After thinking about it, I decided to put together a talk on the 10 things I wish someone had told me before I started my first job as an attending.  There are potentially more, but here is what I came up with as a place to start:

  1. Your idea of “success” will change during your career.
  2. Time management starts with knowing what’s coming
  3. Pay yourself first
  4. Learn from every patient
  5. Join and be active in professional organizations
  6. Meet regularly with (many) mentors
  7. Be positive
  8. Do what’s right for the patient.
  9. Look cool doing it.
  10. Don’t hurt anything that has a name.

As we discussed these topics, I realized that some of these ideas would also be of interest to medical students, other residents and physicians early in their practice.  So, I’ve decided to take these on as a series of posts.  More to follow!

Texas Children’s Hospital

“12 Rules for Doctor’s Survival”

I don’t often borrow unedited material from other people, but I was so impressed with these 12 Rules For Doctor’s Survival from Jill Tomlinson that I felt they should be shared.

Rule 1: Do not take responsibility for things you cannot control.

Rule 2: Take care of yourself or you can’t take care of anyone else.

Rule 3: Trouble is easier to prevent than to fix.

Rule 4: When you get upset, tune into what is going on with you and go through the Three Step Process.
1. What am I feeling?
2. What do I want?
3. What can I do about it?

Rule 5: If the answer to Rule 4, Step 3 is “Nothing”, apply Rule 1.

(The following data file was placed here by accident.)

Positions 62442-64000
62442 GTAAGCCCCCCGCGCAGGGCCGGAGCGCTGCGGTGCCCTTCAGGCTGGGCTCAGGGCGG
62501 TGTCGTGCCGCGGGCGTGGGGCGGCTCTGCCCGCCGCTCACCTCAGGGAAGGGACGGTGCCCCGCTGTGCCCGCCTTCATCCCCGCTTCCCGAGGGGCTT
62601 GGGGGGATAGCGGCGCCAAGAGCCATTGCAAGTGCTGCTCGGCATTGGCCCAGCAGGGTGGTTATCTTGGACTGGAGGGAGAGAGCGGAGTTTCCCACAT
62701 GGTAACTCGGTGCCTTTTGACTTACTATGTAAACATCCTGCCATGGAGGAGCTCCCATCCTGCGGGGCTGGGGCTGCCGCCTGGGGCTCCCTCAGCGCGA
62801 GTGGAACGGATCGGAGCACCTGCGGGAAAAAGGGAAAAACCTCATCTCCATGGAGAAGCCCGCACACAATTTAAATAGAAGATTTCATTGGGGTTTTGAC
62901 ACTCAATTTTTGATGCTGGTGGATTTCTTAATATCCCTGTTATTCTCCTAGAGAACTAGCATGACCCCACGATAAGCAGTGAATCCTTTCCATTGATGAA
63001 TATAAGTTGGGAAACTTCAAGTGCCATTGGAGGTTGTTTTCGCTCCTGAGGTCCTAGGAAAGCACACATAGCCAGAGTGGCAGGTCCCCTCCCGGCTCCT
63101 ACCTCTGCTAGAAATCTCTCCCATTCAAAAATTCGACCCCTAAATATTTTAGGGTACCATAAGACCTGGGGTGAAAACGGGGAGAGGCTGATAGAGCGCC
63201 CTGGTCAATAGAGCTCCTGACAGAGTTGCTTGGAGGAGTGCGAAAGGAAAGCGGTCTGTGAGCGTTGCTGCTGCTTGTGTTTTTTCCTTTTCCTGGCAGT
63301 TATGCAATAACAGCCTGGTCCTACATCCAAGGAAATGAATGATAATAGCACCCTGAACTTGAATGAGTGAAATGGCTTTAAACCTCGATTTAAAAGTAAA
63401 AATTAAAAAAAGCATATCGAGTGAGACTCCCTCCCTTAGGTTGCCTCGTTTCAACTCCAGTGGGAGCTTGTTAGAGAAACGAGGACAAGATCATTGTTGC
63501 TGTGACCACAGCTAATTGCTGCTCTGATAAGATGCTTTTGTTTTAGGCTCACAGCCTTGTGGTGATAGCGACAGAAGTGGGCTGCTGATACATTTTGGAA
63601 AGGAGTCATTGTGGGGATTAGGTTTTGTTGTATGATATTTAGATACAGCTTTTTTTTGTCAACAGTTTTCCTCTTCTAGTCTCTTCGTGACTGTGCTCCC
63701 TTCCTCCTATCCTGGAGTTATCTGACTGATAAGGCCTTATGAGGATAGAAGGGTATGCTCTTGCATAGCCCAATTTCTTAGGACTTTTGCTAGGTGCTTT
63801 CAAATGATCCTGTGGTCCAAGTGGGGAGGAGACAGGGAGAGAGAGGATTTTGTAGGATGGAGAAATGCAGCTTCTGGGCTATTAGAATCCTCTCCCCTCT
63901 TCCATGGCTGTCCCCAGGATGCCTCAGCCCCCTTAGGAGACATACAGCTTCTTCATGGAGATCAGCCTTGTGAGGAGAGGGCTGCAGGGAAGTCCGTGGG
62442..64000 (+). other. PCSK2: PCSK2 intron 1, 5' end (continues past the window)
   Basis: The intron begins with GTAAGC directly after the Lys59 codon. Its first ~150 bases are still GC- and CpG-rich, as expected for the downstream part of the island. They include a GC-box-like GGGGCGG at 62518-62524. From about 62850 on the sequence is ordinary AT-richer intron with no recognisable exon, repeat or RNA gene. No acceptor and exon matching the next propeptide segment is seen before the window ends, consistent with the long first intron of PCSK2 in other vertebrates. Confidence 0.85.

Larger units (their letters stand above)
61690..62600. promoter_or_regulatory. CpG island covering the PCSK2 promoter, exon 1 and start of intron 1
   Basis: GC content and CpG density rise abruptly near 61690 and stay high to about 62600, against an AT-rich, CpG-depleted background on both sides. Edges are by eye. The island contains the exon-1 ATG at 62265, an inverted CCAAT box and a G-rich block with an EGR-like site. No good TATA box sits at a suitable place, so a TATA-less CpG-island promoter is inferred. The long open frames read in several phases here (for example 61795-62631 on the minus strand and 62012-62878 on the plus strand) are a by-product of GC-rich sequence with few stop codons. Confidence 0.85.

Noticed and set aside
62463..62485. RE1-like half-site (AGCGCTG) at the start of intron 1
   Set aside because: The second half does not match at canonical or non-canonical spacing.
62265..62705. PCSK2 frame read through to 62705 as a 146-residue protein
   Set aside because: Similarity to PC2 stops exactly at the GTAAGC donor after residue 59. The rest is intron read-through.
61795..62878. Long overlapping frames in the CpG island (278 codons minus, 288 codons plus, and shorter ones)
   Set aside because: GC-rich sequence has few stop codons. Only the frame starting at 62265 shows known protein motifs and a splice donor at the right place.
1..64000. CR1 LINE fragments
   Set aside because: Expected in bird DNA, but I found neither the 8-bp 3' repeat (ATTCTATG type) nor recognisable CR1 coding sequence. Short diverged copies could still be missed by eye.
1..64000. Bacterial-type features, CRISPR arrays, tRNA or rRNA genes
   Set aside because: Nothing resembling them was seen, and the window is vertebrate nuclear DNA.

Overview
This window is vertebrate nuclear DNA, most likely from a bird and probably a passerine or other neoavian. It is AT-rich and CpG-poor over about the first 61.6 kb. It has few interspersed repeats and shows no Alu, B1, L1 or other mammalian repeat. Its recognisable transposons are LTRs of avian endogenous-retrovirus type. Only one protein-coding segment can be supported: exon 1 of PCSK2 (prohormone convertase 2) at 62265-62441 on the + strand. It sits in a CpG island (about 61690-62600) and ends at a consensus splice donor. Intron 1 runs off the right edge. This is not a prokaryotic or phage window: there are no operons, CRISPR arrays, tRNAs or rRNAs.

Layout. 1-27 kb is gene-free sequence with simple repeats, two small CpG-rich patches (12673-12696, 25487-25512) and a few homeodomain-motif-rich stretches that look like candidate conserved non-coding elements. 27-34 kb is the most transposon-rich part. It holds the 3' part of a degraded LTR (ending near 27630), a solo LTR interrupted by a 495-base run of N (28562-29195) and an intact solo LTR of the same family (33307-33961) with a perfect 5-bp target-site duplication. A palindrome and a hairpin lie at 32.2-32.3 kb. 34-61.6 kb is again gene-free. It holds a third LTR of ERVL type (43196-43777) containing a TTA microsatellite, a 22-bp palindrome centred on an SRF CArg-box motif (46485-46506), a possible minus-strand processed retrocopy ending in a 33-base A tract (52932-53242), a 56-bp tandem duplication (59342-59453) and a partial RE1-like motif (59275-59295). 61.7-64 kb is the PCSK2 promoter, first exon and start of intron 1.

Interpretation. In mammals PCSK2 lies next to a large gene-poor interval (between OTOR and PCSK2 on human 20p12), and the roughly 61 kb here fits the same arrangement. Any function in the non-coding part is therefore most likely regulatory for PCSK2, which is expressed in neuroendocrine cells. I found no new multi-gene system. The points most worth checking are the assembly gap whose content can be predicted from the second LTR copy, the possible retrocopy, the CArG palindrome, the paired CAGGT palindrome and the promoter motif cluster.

Rule 6: Ask for support when you need it – give people permission to feel what they feel.

Rule 7: In a bad situation you have four options:
1. Leave it
2. Change it
3. Accept it
4. Reframe it

Rule 8: If you never make mistakes, you’re not learning anything.

Rule 9: When a situation turns out badly look at where the choice points were, then decide what you would do differently next time.

Rule 10: At any given time you can only make decisions based on the information you have.

Rule 11: Life is not fair – or a contest.

Rule 12: You have to start where the patient is at.

White Coat Ceremony – “Thoughts from the White Coat Pocket”

The White Coat Ceremony marks the beginning of the journey into medicine for first year medical students.  In addition to the moment when second year students put the white coats on their new colleague, this night is also used to recognize role models. This year’s Ben and Margaret Love Foundation Bobby Alford Award for Academic Clinical Professionalism, given to the faculty who best demonstrated exemplary professionalism was awarded to Dr. Cynthia Peacock.  We also ask both students and faculty to address the new class.  The following is the speech given by Jenny Walsh, a 4th year student, to her new colleagues and their families.


My dear new fellow students, I welcome you as friends and colleagues.  Welcome to Baylor College of Medicine.  Family and friends, welcome.  Thank you for the essential support you give.   Welcome to the fastest, most amazing, most enlightening, most discouraging, most invigorating, most exhausting, and most challenging years of your life so far.  Welcome to a profession that hears and keeps the most intimate secrets, understands parts of the human body and human experience that most people will never know, and advises on some of the most profound decisions that people will ever make.